There is no doubt that 2020 will be a historic year for obvious reasons. A dramatic movement was also experienced in the Indian markets which went from record highs seen in January to a circuit breaker in March.
Recovery is far from near and lessons are to be learnt from events in the last few months.
Do not feel compelled to act to news
COVID-19 definitely gave some memorable newspaper headlines. News of such uncertainty can cause stress even among the most seasoned investors.
While taking action based on new information is hard-wired in us, history shows that markets reward those who endure.
In March, markets saw a dramatic crash after COVID-19 was declared a pandemic by WHO. There were many retail investors who choose to withdraw from their mutual funds amid the panic, in fear of losing more money than they already did.
It is probably the fear of regretting not taking action that provokes us to act prematurely.
On the other hand, there were some who make purchases of overpriced stocks or a commodity after they saw a significant climb in value, on fear of missing out on an opportunity to make money.
The lesson to be learnt is that human beings control the markets and we are resilient in the long term. While there may be panic at first, with time we adapt, recovering losses that seemed significant a few months ago.
When there is a dramatic fall in the market in general and not in a particular stock, it is bound to recover. You need to be patient and not squander your long term financial goals.
Volatility is not new to the market and patient investors end up with exceptional returns in their portfolio.
Do not put all your eggs in one basket
The coronavirus induced volatility has taught us the importance of building resilient portfolios by diversifying.
The ugly economic downturn of the virus may have affected all sectors of businesses and geographies but there were some assets that weathered the storm and should be present in your portfolio along with risky bets:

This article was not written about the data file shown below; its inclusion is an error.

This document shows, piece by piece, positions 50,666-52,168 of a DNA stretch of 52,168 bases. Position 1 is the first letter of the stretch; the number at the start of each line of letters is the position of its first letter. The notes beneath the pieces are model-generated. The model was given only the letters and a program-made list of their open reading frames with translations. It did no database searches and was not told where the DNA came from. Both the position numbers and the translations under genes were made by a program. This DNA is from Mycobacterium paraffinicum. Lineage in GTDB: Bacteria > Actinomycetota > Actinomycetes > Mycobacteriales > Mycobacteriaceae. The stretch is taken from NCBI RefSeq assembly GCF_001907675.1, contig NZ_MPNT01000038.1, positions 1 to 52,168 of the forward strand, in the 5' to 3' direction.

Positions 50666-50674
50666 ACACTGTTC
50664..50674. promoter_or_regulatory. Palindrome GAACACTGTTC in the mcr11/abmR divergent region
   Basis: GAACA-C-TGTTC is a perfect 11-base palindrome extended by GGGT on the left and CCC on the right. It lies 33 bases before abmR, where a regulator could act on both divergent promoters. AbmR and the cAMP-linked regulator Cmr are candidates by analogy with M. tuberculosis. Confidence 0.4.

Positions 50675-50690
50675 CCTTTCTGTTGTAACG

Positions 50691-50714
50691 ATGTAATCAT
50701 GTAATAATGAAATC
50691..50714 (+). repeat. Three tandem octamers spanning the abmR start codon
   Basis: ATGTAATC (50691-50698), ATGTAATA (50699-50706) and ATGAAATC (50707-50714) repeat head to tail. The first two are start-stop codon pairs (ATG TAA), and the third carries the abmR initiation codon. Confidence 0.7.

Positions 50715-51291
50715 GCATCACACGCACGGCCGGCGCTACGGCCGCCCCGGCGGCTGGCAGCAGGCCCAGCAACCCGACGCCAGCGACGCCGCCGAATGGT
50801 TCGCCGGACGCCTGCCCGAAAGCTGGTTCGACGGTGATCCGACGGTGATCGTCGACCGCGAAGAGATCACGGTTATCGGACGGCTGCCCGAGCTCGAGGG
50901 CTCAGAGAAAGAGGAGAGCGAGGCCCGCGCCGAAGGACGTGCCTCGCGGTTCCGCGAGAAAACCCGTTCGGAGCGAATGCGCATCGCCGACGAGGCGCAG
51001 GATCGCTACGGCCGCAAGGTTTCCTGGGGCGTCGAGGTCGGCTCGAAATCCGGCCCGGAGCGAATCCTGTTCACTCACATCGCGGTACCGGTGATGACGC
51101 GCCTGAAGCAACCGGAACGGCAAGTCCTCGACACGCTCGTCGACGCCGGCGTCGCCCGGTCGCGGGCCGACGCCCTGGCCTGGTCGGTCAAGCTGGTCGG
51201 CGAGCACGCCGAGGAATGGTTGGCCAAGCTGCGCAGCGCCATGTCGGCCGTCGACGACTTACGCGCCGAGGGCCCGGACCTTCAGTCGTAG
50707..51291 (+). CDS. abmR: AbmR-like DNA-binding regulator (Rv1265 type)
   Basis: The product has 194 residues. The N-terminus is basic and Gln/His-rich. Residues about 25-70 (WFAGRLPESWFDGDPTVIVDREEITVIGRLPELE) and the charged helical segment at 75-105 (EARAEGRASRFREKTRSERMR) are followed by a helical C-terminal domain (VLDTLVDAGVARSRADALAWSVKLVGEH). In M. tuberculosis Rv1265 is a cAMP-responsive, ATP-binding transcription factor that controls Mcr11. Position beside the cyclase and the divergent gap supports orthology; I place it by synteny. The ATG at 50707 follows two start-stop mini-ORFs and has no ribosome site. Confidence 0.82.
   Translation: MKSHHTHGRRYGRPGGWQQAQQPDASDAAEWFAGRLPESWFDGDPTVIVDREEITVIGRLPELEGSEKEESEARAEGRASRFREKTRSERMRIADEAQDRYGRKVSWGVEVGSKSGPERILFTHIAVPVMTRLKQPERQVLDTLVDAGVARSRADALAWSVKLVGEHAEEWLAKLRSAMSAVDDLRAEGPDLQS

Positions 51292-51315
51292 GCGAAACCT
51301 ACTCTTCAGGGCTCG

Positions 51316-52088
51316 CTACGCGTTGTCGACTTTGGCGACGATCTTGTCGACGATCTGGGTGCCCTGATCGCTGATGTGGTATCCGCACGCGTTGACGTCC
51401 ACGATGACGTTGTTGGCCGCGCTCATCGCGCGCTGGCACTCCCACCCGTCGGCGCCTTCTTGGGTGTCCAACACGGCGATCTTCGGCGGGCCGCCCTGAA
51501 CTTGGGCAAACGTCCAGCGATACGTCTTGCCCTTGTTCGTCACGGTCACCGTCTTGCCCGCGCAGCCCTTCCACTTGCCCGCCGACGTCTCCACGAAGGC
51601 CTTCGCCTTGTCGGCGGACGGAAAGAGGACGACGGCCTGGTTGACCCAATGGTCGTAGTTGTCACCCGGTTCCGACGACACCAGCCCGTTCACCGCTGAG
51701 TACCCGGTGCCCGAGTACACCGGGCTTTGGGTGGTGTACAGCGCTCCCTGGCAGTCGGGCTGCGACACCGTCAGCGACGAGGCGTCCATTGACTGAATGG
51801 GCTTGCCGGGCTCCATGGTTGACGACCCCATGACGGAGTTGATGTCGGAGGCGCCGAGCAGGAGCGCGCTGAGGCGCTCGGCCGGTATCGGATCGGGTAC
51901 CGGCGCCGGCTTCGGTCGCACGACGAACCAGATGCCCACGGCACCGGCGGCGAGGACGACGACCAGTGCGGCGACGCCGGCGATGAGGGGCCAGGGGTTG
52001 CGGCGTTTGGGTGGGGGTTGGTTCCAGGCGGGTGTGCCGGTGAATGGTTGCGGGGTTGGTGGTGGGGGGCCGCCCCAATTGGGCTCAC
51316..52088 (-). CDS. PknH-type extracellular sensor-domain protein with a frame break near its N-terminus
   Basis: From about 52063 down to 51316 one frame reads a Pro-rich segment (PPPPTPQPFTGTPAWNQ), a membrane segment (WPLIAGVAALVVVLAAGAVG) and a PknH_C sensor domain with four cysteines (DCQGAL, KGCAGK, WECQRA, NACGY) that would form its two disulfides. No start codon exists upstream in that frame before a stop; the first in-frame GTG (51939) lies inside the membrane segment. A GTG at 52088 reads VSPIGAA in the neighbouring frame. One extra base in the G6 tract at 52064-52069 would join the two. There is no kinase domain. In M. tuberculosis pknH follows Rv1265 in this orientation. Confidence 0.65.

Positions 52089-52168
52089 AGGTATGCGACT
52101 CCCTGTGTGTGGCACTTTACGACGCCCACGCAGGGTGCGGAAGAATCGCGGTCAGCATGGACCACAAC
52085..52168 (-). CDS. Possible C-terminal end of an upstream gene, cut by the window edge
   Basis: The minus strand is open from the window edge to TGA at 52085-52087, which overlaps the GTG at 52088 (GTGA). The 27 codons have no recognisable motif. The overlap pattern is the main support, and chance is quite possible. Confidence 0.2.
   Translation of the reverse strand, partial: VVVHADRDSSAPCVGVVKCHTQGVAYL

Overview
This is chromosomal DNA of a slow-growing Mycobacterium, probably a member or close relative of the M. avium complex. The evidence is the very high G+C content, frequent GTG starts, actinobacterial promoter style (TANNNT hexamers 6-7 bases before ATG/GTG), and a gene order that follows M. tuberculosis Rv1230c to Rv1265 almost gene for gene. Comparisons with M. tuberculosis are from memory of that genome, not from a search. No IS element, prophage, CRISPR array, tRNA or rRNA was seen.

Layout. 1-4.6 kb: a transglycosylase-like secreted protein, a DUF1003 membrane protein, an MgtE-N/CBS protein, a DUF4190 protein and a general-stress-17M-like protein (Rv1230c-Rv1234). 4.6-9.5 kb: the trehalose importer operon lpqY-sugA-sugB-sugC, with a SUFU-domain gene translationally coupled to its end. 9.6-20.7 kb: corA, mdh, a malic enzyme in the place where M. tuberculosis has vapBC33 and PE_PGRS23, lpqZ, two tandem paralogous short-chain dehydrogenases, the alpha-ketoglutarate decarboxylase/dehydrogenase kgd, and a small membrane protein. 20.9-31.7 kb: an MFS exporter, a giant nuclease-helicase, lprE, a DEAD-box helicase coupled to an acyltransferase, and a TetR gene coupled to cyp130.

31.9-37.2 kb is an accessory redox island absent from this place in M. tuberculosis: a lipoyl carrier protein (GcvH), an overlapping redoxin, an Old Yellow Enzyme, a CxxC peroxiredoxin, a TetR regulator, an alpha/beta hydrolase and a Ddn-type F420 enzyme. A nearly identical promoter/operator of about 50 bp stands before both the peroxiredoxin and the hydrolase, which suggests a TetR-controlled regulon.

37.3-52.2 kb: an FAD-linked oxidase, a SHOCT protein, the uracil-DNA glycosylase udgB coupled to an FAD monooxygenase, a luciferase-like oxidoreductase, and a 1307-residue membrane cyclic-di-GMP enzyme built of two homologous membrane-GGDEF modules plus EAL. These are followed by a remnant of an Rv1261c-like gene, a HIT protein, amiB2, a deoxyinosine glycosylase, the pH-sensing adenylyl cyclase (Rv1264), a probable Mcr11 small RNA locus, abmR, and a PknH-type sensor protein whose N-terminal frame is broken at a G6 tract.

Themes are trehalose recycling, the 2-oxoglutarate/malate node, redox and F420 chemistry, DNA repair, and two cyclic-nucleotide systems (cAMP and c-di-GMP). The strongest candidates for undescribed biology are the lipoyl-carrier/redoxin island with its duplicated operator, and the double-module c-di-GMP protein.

- assets that are used as a hedge against market volatility like gold, sovereign bonds, which gain in value rise when markets fall.
- assets that continue to generate cash flow like dividend-paying stocks, FDs, other interest-paying assets
- stocks of companies with conservative balance sheets, low debt and durable competitive advantages like those in the FMCG sector, pharma or companies that are just too big to fail.
No rewards without risks
At the peak of the panic of COVID-19 in March, shares of major companies hit 52-week lows and these companies have also seen their share prices hit new all-time high this year. RIL, Infosys, TCS, are few such large-cap names that you may have observed but an even more dramatic rise was seen in small-cap and mid-cap stocks, that created wealth for its investors.
Equity does reward investors over time, especially if the loss in value has been due to a reason beyond the company's control.
However, it is important to study the companies before you put money on them. The risk management of your portfolios should come before you place an order to buy stocks.
Factors like quality of business, competency and integrity of management, free-floating shares, should come before you place your bets.
Invest and wait patiently for time to do its job.